When she was born, the doctors thought she was blind, a complication from an illness during pregnancy. It seems an unlikely aspiration to be a photographer given her beginnings. It was the beauty in every fractured detail that first brought the camera to her eye as she always had an unshakeable sense of wonder with the world. How the light falls and changes, the burst of colour in marketplaces and the paint on decaying homes.
Lara is heading to Nepal for many reasons. What she finds most fascinating about Nepal is that the Nepalese people are so beautiful, so much so, they call Nepal “The land of smiles”. But the history of Nepal is also dotted with conflict, human trafficking and civil war. On her trip, she will be going to the cities and the remote villages in the mountains, where she will be stopping to chat to the locals. As a photographer, she will be documenting her journey with photographs and with Portrait Equality; she will give the local people something for their families to cherish.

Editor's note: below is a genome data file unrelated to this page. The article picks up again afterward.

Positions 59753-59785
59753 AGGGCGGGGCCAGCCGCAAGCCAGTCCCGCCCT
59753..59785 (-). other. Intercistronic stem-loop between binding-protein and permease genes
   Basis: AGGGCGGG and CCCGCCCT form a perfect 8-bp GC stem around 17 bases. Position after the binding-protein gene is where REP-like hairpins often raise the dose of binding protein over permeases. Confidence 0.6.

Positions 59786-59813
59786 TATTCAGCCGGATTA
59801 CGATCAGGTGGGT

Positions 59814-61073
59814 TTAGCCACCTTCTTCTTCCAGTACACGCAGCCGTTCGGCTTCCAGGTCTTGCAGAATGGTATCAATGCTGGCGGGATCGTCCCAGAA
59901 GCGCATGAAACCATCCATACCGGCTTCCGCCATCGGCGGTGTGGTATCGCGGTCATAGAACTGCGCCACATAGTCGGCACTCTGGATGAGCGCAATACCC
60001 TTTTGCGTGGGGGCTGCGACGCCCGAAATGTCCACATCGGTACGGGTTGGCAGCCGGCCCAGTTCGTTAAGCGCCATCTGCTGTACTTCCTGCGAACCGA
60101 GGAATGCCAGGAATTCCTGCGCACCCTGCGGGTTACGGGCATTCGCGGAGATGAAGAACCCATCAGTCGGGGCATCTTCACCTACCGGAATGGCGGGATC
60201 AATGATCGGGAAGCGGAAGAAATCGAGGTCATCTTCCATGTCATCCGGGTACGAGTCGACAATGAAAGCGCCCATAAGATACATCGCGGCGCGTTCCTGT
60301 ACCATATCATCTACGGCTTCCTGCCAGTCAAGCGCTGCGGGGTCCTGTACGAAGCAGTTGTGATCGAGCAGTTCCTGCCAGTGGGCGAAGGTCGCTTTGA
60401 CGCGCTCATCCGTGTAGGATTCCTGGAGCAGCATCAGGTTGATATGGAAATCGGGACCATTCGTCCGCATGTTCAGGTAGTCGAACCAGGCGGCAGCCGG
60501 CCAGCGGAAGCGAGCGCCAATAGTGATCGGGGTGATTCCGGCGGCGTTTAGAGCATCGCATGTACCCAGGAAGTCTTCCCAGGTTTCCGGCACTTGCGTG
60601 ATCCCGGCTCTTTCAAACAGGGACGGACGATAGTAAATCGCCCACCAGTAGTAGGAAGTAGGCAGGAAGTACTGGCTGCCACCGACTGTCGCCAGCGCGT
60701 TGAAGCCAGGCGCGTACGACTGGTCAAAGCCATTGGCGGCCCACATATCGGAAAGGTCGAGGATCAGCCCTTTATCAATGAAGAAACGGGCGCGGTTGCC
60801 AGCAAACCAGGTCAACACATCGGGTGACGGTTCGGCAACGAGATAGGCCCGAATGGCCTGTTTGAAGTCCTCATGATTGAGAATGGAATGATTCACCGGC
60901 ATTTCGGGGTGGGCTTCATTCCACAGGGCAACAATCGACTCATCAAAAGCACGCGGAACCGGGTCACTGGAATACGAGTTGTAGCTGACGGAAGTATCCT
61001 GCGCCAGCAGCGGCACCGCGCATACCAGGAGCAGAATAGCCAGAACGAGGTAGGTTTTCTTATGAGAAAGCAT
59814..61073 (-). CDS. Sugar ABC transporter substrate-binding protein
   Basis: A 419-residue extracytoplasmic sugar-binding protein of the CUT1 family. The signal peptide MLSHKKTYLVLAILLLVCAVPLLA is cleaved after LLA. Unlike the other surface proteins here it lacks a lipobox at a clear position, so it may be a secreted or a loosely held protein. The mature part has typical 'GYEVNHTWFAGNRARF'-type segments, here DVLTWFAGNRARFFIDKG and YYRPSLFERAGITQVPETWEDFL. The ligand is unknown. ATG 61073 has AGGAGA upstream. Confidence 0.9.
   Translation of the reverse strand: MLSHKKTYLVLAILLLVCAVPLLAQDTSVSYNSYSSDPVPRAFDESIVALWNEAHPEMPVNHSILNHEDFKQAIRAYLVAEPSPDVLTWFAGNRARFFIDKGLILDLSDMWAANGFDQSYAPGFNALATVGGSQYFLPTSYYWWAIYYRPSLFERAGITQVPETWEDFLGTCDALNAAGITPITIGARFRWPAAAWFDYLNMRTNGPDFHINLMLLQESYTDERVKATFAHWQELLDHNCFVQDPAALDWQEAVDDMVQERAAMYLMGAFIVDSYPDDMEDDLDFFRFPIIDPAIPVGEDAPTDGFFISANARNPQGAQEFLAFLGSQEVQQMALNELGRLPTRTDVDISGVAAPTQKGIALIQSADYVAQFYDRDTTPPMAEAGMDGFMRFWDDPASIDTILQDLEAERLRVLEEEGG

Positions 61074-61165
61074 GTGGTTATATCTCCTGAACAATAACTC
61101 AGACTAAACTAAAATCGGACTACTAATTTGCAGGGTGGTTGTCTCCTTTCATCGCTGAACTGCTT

A new journey began and with each new place she photographs, a static hum resonates under her skin. The philosophy underlying her photography is the deconstruction of foreign landscape, the poverty, the clothing—to reveal we are all connected on a very human level; from the Berbers in the Sahara to kids in the Favelas to the villagers in Nepal. Thus she is drawn to photographing the unguarded moment, the universal recognition of joy, sadness, hope, disappointment or humility. Her photography is merely her attempt to capture the human elements, the threads she sees that connect us all to the very fabric of this world.